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Workers’ Compensation Cases Are Falling Despite Remote Worker Injuries


When the coronavirus pandemic hit the United States in early 2020, it was predicted that workers’ compensation claims from work-from-home injuries would rise. They haven’t, but that doesn’t necessarily mean that all is well.

Remote workers are suffering from various medical conditions due to informal work-from-home setups. Workers are using couches and beds as their desks, resulting in increased musculoskeletal injuries. Keyboards and chairs, if used, are at improper heights, resulting in eye strain, ear fatigue, and pain in the neck, shoulders, and back.

But why aren’t remote workers reporting these injuries? Because many employees aren’t sure about what constitutes a workers’ compensation claim when working from home. The guidelines aren’t exactly clear, especially when an injury like back and neck pain happens over time and is not isolated to a one-off occurrence.

Another issue is that workers don’t want to get their employers involved. Many are enjoying the ability to work from home and avoid the daily commute. They don’t want to do anything to jeopardize this new way of life, so they avoid making waves. If they file a workers’ compensation claim now that they’re working from home, they fear a forced return to work by their employers.

The good news is that many employers become well aware of the increased possibility of musculoskeletal problems early on in the pandemic when they first started allowing employees to work from home. They caught on quickly, providing employees with ergonomic help.

This has been helpful, considering that many workers were unprepared to work from home once the pandemic hit. Many employees have roommates or no office setup, making it hard to attend meetings or work comfortably and privately. This led many employees to work from cars, yoga mats, and even hammocks.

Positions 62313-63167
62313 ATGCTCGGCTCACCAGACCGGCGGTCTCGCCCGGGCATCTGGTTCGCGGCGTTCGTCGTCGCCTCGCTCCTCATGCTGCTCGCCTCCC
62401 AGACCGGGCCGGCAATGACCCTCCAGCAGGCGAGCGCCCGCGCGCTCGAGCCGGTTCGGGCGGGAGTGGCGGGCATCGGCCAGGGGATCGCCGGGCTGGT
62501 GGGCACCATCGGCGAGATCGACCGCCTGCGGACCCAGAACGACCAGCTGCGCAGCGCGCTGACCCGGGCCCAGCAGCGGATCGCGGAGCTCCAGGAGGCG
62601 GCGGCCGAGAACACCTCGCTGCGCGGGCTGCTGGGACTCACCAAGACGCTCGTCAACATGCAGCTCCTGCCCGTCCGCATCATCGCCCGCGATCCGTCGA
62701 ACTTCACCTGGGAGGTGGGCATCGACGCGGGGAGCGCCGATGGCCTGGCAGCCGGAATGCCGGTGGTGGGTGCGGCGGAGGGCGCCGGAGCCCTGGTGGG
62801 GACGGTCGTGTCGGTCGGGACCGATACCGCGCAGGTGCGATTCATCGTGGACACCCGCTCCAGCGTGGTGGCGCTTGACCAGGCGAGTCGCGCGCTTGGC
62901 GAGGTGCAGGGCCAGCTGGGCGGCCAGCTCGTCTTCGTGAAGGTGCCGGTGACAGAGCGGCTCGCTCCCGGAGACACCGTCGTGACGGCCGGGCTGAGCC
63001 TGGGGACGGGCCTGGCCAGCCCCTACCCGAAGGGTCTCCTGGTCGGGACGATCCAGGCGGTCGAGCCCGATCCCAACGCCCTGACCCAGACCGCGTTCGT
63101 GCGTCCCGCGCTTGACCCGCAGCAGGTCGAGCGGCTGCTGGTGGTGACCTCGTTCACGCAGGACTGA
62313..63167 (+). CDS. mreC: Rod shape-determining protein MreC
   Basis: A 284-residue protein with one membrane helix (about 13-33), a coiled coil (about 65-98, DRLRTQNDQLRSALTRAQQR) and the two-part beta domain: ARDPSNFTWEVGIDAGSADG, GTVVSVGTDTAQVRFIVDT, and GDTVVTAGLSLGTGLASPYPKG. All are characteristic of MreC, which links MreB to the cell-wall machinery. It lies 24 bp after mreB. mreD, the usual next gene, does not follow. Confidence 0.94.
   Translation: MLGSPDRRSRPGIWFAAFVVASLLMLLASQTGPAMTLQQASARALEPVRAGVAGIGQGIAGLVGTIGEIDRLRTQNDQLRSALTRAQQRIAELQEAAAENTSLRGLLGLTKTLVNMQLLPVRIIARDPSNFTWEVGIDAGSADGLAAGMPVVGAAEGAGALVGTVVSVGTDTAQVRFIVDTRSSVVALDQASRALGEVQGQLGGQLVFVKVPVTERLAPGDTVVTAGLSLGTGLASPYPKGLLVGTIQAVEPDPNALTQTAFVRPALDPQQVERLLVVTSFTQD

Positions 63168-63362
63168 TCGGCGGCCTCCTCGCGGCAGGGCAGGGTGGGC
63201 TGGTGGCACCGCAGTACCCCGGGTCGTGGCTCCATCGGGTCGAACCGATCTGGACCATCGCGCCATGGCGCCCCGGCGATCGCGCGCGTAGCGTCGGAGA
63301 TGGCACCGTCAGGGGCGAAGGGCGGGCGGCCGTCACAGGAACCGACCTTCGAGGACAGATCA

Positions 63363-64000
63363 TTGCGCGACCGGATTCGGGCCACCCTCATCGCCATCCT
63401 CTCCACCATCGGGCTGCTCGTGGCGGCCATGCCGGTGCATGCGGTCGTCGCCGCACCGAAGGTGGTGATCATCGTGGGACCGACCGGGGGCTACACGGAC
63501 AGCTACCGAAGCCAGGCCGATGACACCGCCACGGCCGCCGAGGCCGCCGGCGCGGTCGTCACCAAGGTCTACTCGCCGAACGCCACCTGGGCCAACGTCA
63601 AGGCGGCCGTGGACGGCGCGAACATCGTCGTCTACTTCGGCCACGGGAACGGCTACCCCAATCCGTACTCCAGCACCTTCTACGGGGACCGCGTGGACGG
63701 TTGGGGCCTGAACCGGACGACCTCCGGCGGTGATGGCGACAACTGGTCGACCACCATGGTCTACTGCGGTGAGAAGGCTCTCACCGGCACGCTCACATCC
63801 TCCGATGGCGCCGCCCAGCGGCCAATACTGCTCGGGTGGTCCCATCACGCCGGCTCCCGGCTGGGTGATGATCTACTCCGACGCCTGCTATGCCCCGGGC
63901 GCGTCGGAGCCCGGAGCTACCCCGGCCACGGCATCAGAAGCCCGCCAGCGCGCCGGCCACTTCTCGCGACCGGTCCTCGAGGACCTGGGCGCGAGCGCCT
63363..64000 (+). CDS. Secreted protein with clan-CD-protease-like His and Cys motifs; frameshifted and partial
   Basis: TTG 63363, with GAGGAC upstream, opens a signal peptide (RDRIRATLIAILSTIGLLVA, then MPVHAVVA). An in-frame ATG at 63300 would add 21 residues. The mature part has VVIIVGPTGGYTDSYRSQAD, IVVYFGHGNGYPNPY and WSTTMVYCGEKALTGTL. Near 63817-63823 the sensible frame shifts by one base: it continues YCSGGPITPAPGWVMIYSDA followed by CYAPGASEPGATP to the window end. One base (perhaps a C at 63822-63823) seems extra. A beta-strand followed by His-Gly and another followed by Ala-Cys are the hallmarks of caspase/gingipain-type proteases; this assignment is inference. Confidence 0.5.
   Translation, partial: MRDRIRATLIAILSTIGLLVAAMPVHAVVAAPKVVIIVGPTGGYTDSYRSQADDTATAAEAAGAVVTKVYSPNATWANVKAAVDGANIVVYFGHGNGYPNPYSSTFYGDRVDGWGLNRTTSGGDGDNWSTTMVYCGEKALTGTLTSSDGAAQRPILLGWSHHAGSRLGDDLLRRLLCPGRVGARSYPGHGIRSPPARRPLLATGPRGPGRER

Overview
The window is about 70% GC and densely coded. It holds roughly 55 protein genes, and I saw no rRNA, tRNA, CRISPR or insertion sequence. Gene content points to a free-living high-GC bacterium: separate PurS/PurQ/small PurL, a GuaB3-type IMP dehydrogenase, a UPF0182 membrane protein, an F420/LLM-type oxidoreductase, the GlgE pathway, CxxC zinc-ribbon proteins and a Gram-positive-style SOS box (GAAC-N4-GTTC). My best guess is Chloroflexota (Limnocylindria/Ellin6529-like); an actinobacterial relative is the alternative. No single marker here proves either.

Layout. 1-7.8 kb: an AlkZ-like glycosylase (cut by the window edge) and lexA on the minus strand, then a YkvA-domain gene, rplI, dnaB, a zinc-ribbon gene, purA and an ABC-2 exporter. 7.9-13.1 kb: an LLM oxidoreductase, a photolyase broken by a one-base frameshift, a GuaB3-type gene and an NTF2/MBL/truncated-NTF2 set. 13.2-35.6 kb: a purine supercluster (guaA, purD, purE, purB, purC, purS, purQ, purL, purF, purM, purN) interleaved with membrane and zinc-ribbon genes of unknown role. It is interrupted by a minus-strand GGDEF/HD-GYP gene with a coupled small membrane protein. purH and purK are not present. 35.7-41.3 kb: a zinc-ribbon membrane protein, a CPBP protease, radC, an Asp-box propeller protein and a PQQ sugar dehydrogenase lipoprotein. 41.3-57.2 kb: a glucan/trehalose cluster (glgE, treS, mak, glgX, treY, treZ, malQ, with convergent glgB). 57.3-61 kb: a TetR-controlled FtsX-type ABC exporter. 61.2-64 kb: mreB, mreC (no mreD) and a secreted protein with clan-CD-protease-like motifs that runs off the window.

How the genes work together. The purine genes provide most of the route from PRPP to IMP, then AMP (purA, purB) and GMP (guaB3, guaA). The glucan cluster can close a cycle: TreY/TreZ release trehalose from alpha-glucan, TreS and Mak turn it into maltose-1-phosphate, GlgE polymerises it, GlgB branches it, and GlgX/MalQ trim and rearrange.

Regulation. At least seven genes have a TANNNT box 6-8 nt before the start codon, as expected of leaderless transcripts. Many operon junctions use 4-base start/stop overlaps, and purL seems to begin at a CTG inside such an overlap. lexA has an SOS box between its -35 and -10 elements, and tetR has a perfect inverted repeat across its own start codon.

There has been a mix of experiences. Some workers have been telecommuting for years, while others are still adjusting to it, with the pandemic forcing their first remote work experience.

Employers still need the right tools to keep their remote workers healthy. Musculoskeletal problems are stemming from three main issues: lack of movement, psychological stress, and poor posture. As such, employers need to adjust their priorities. Many are focusing on COVID-related testing, such as temperature checks and lab testing instead of paying for things like workplace injury prevention services. There are some, however, who are focused on work-life balance and healthy eating.

Contact Us for More Information About Workers’ Compensation Benefits

It can be hard to decipher what exactly is a workplace injury, especially when the workplace happens to be your own home. Where do you draw the line? Should you keep working remotely despite some aches and pains?

If your injuries occurred in the workplace, no matter where that might be, you could be entitled to compensation. Seek legal help from White Plains workers’ compensation lawyer Michael Lawrence Varon. We can help you understand the laws and processes that apply. To schedule a free initial consultation, fill out the online form or call (914) 228-1770.



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